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Published on November 2, 2021

The View from my Seat

Someone paid for my groceries, then this happened

By Ernie Williamson / The Bulletin

The young woman and her son entered the market just ahead of me in my wheelchair.

We then passed each other several times going up and down the aisles.

She ended up in front of me at checkout. We never spoke.

After paying for her groceries, the woman and her son lingered before leaving.

As I pulled out my debit card to pay, the cashier muttered something.

I wasn’t wearing my hearing aids, so I had trouble understanding. I thought she was telling me the bagger would help carry my groceries.

It took me a few moments to realize what she was really saying: The woman ahead of me had paid for my groceries.

By the time I figured that out, however, my benefactor was gone. I hadn’t thanked her.

I also hadn’t had a chance to tell her that while I appreciated her gesture, it really wasn’t necessary.

I assumed that the woman’s gesture was motivated because she felt sorry for this disabled person.

This has happened to me several times and, strange as it seems, each time I have conflicting emotions. On one hand, I am appreciative. But I also feel guilty. There are people - disabled and not - far worse off than I am.

And in all honesty, I also find it a bit irritating. I don’t want to be pitied.

In the 12 years I have been in a wheelchair because of a rare spinal cord disorder, I admit to feeling sorry for myself several times a day. I can do that, but don’t you dare.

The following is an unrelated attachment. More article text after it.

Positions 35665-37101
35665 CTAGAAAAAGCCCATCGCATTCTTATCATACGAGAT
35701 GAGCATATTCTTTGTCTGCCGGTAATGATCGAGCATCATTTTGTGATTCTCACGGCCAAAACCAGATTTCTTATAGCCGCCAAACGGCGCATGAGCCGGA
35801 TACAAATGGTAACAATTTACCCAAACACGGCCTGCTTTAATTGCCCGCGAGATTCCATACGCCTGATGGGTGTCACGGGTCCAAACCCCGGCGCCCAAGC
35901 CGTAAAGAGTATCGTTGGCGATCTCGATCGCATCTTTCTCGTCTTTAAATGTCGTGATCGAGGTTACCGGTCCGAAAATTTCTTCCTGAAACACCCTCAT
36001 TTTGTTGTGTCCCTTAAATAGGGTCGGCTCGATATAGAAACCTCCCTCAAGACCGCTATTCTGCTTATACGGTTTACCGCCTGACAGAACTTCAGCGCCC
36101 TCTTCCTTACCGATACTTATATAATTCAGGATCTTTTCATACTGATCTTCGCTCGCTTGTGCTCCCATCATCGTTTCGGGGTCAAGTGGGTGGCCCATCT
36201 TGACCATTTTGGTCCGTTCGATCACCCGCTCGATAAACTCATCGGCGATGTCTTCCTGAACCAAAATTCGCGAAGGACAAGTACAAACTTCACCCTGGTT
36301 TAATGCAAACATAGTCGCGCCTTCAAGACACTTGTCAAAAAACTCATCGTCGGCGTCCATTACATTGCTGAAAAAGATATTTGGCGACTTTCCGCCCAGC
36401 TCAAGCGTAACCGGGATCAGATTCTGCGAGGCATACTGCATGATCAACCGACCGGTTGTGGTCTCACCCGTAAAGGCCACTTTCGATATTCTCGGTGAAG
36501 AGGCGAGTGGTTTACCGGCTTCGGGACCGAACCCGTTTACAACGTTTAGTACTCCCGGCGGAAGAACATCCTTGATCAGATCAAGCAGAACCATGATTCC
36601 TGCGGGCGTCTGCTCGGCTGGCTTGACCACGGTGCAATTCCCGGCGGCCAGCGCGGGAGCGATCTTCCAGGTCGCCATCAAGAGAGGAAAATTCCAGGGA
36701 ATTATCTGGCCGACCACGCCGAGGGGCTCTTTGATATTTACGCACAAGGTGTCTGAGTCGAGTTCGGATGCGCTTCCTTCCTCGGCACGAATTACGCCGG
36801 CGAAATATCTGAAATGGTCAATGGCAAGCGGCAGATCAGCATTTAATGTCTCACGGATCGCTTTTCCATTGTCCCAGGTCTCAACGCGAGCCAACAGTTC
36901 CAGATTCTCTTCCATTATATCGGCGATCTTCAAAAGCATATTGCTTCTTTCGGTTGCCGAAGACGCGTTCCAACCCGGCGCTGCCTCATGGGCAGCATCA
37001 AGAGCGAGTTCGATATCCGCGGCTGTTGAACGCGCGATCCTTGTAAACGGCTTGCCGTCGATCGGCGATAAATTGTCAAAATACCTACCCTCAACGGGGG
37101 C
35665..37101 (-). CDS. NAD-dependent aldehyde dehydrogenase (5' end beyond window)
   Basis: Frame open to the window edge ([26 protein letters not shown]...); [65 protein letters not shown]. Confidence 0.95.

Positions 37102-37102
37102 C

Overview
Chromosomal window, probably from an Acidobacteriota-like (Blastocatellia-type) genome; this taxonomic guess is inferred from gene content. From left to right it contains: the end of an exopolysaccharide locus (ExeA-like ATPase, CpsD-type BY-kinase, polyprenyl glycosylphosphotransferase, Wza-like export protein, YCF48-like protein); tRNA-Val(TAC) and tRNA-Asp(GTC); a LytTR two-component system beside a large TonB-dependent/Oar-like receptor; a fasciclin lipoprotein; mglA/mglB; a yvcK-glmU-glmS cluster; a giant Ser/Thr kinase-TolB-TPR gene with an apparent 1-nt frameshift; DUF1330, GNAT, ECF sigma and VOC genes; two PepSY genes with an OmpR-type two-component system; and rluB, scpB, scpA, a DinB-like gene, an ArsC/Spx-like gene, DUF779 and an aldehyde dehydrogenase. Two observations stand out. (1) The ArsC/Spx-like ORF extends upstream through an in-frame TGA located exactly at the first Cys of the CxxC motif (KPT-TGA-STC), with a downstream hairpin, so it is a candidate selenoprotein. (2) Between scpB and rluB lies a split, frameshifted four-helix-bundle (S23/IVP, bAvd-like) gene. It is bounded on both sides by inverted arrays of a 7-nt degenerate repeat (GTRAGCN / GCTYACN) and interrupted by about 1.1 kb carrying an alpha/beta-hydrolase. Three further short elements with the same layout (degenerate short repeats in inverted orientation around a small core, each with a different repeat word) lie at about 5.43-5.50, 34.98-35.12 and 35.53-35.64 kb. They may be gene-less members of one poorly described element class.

Maybe she made the gesture because she saw me struggling to roll up and down the aisles. On this day, a device that I can use to power my manual chair was in for repairs. I was rolling the chair the old-fashioned way, by hand.

Or maybe she figured that because I am disabled, I am impoverished. That would be logical. Almost 25 percent of disabled people live in poverty, a rate twice that of non-disabled folks.

I am fortunate. I can pay for my groceries despite today’s spiraling prices.

Or maybe she was being patriotic because she thought I was a veteran injured by an IED in Afghanistan or in a firefight in Iraq. But I would just be flattering myself to think someone would think that. At age 74, I am closer to being a World War II veteran than any recent war.

As I left the market, I noticed the woman loading her groceries into the back of her SUV.

I rolled up to her and thanked her for the gesture. Stupidly, I didn’t let it rest there. I let her know that it really wasn’t necessary.

“Oh well,” she replied. “The holidays are coming up. Have a Merry Christmas.”

With those words, I scolded myself. What an idiot I am. I had over-analyzed a simple act of kindness.

So what if she had acted out of pity?

This was just the gesture of a very nice lady who spreads the Christmas spirit all year long.

And maybe this mother was teaching her son about compassion and generosity. Or perhaps she was paying forward someone’s act of kindness toward her.

If so, it’s now my turn.

(Ernie Williamson welcomes reader input. Please contact Ernie at williamsonernie@gmail.com. Or, send letters in care of The Bulletin, PO Box 2426, Angleton, TX. 77516)